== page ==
This most recent tree planted and to be dedicated on April 20 at noon is in honor of Logan Johnson, a Hartford Soccer Club player who passed from heart disease in 2017. We look forward to everyone coming to celebrate Logan’s life with us!

The rainbow eggers are selling like hot cakes at West Bend Elevator

The chicks are in at West Bend Elevator and they’re selling like hot cakes. The chicks are a day or two old.  “We’d name our chicks Peach and Fuzz,” said Dana. The chicks are yellow, black, and orange and if you get the ones with the colorful heads then the eggs will be multicolored (true fact those are called rainbow eggers). The weather is still a bit cool and West Bend Elevator recommends a heat lamp. The chicks are all about a day or two old and they’re going for $4.50 apiece. If these sell out, he next shipment is expecting May.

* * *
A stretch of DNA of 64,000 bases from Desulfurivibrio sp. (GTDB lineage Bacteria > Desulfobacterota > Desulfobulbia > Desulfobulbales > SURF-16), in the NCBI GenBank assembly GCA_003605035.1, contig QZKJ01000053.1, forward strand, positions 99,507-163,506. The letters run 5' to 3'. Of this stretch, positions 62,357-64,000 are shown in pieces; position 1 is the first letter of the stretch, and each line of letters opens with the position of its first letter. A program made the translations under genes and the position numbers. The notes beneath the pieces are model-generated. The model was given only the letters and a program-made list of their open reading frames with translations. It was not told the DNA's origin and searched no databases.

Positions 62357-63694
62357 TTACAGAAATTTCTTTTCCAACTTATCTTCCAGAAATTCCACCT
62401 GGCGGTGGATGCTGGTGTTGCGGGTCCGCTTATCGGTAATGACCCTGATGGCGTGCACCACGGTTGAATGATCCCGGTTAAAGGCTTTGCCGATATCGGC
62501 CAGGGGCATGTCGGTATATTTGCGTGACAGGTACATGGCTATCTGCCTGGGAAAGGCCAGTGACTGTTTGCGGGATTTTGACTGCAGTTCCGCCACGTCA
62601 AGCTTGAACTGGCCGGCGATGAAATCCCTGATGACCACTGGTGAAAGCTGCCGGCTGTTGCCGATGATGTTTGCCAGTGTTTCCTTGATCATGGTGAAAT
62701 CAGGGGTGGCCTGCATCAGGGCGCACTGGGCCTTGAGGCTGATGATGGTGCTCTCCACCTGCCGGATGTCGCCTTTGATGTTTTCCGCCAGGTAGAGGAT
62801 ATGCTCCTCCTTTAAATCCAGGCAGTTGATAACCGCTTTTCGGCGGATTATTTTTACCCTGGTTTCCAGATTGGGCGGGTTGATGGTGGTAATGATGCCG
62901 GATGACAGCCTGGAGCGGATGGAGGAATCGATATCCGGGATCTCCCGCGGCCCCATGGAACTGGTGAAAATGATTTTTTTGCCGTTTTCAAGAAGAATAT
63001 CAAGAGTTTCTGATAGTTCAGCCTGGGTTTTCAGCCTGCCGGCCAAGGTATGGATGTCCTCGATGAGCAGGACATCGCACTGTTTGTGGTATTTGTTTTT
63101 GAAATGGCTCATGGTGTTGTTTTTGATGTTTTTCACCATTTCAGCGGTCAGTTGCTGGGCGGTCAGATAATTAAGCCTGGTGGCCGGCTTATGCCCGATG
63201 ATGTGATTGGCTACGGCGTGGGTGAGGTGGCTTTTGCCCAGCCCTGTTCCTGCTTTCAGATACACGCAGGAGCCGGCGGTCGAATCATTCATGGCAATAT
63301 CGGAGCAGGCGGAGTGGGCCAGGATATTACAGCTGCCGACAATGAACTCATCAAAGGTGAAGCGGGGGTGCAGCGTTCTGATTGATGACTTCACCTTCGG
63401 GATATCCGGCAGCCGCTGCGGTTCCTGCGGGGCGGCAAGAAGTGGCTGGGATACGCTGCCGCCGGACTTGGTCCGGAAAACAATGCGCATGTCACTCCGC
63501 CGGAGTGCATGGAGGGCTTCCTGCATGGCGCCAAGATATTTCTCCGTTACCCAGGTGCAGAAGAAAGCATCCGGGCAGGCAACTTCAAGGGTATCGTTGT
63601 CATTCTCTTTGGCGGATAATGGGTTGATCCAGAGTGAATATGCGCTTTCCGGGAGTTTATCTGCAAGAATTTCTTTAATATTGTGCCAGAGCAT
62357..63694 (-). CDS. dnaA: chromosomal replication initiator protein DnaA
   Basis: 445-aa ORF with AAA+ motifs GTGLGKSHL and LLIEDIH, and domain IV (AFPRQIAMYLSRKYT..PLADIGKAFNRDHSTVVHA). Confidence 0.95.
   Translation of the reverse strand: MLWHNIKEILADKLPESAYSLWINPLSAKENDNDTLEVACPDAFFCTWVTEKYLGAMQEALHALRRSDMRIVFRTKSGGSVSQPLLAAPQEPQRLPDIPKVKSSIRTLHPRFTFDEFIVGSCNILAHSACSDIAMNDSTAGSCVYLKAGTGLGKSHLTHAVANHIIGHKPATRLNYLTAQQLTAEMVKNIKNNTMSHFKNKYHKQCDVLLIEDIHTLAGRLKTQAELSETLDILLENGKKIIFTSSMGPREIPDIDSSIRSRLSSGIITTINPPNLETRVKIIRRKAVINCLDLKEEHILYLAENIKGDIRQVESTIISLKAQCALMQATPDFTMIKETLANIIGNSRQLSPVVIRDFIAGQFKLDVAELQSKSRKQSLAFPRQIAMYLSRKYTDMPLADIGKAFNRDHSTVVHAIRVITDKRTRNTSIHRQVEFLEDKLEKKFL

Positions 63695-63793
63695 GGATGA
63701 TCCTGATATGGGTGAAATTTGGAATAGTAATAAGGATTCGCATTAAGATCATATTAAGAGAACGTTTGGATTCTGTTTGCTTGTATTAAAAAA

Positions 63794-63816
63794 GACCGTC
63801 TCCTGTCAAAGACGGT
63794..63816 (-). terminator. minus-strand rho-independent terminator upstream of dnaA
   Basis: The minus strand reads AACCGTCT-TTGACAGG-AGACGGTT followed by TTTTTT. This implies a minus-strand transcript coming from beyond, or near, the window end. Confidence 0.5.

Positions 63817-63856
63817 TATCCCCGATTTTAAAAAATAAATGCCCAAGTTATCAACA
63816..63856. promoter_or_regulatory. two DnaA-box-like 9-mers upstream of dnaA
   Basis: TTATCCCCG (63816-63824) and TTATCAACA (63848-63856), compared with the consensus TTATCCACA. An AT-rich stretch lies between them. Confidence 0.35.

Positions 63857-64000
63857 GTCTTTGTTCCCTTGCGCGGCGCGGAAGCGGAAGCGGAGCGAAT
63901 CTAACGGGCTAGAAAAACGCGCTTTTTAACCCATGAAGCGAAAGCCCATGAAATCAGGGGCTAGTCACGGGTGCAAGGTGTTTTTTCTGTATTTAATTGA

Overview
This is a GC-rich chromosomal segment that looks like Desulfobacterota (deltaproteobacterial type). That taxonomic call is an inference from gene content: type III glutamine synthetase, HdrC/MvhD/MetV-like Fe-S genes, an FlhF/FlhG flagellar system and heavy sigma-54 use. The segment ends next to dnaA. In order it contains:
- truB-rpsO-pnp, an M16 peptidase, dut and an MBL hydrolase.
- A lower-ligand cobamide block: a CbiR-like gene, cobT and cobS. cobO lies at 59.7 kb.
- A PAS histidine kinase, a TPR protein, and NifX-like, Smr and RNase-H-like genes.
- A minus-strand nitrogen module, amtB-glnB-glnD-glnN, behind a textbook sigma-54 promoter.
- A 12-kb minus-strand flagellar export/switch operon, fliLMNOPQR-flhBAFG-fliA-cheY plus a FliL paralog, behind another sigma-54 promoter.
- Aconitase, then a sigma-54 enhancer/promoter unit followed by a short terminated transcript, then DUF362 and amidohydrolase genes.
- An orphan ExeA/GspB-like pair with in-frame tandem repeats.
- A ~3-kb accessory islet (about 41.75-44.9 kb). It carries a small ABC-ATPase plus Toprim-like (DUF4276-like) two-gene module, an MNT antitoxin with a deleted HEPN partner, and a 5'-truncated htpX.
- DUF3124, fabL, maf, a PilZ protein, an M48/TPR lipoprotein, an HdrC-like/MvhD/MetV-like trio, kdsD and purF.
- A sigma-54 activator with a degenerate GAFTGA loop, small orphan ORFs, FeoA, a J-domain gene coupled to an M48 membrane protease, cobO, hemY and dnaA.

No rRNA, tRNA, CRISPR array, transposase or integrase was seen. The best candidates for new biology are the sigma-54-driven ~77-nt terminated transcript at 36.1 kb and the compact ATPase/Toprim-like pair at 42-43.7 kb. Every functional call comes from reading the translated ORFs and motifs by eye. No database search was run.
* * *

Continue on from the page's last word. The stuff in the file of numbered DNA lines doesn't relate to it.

Kettle Moraine Lutheran High School Succeeds at State Forensics | By Megan Himm

Students from Kettle Moraine Lutheran High School (KML) participated in the state forensics meet on April 13. The event took place on the campus of the University of Wisconsin, Madison.

Students only did their piece once and immediately received score sheets after all performances in the room were completed.  After they took their score sheets back to their coach who would later get their medals.

A perfect score of 25 earned a gold medal, a score of 23-24 earned a silver medal, a score of 20-22 earned a bronze medal, and a score of 5-19 earned a small bronze medal.

A total of six students from KML earned gold medals. After everything in Madison wrapped up, KML followed tradition and stopped for food and ice cream on the way home. As the forensics season ends, students look forward to the end of the year party, with more ice cream and awards.

Gold winners include Amy Deibert (senior), Maria Zimmerman (senior), Emily Gliniecki (senior), Megan Himm (junior), Madelyn Lechmaier (junior), Amelia Pfund (freshman).